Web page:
Still, slowly but surely, we crept to the top. Once we arrived, the view took what was left of our breath away.
Surveying Akita Prefecture
Spread out below was the entire plain of Akita’s Semboku region. Square rice paddies laid out next to each other, like yellow-green panels on a natural quilt. These were speckled with darker patches, being individual copses of trees. Dotted around the quilt were small villages, each probably home to a long-established farming family. In the distance, just visible through the clouds, unexplored mountains rose from the horizon.
We’d spent three days traversing this countryside by bicycle, and now, at the top of this ridiculous climb, we could survey it all at once. It was an awesome view, encapsulating the variety of landscapes. Low, straight lanes for fast rides through the rice fields. Tall, challenging climbs up to ski resorts. Spectacular lakes, pretty creeks and brilliantly coloured leaves.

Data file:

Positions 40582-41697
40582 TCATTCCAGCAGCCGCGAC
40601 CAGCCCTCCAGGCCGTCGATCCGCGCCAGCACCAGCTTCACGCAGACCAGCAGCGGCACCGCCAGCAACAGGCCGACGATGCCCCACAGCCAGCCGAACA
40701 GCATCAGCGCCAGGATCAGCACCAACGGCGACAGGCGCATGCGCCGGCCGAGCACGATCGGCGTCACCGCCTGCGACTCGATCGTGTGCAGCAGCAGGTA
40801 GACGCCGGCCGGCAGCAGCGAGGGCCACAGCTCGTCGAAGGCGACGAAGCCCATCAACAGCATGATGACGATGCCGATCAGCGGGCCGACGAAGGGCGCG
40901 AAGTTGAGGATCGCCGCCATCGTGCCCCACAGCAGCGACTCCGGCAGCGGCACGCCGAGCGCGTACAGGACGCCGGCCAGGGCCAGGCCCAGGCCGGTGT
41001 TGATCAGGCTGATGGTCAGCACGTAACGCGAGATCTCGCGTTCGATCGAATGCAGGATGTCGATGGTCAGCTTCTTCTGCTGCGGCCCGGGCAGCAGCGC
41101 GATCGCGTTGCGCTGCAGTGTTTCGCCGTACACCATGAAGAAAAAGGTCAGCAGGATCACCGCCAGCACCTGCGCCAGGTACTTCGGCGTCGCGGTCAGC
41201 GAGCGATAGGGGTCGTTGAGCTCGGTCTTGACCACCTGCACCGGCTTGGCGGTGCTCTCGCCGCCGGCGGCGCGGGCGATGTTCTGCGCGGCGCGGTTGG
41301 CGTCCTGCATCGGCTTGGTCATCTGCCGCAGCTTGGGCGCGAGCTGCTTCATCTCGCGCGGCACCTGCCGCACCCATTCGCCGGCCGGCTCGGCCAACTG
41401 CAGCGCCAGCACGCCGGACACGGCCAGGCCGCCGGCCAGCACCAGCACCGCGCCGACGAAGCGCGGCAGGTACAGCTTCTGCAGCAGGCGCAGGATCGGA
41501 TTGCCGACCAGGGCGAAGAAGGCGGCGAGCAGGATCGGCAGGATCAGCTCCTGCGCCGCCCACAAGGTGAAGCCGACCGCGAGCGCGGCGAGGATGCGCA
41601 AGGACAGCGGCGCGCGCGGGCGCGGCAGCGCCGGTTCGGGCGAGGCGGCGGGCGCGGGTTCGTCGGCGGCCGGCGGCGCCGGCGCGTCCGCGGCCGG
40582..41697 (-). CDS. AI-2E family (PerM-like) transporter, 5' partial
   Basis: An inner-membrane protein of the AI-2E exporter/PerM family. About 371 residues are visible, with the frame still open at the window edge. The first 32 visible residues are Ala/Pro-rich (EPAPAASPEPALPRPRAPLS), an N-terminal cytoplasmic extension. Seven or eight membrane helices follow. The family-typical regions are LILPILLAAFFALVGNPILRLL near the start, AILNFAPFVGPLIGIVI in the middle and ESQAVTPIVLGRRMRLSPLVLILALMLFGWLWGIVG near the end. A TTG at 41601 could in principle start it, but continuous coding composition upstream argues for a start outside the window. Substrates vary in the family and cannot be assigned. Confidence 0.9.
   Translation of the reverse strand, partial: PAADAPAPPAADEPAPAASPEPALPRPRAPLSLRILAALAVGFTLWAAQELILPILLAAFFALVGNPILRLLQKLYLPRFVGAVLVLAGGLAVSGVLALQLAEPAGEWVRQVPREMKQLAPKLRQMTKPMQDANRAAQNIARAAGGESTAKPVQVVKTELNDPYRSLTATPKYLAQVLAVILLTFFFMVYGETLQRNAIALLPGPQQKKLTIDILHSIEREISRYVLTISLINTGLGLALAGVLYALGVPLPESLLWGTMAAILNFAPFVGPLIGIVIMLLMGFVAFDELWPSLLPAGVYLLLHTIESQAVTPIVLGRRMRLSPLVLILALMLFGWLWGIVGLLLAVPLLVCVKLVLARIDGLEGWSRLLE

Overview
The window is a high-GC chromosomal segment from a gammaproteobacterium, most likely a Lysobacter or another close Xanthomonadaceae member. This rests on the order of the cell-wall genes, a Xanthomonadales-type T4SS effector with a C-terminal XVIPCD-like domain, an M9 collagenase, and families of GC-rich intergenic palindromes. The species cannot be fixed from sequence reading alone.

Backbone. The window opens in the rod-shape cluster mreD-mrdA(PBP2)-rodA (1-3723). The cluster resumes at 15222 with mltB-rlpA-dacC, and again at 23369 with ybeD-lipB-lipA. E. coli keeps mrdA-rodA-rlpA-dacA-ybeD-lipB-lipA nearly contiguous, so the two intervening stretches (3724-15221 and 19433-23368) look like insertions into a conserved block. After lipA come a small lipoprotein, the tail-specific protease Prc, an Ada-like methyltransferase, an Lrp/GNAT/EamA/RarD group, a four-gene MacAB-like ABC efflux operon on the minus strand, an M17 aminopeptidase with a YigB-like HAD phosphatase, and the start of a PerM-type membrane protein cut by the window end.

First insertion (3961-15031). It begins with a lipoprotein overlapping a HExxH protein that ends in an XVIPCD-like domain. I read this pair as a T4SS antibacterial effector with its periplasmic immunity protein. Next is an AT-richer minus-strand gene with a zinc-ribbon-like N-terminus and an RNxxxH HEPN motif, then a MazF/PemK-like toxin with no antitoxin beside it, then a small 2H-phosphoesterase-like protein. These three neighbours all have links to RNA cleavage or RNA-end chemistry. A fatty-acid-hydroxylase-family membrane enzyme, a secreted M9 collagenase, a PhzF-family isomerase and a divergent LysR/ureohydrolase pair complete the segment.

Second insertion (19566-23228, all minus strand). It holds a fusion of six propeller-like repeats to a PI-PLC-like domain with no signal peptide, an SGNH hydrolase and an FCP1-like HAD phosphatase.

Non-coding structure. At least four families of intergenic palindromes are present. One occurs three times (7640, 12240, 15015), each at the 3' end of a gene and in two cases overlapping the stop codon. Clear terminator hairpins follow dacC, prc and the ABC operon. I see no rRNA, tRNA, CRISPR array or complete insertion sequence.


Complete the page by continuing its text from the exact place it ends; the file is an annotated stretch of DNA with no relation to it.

Akita Prefecture is a delight for the bike rider. Its varied terrain offers something for every cyclist, whether you prefer going up hills, along flats, exploring off-road or floating along smooth tarmac.
After we flew back down the service road – a frighteningly fast descent with off-camber hairpins, slippery autumn leaves and metal drainage grates – I couldn’t help but smile at what Akita had served up in just three short days. Perhaps in years to come, as word gets out, the region will buzz with the energy of cycling tourists and training camps. For now, however, the quiet autumn roads of Akita Prefecture are simply a pleasure to ride.
Feature photo by Damian Breach. The author travelled to Akita as a guest of Jams.TV Pty Ltd.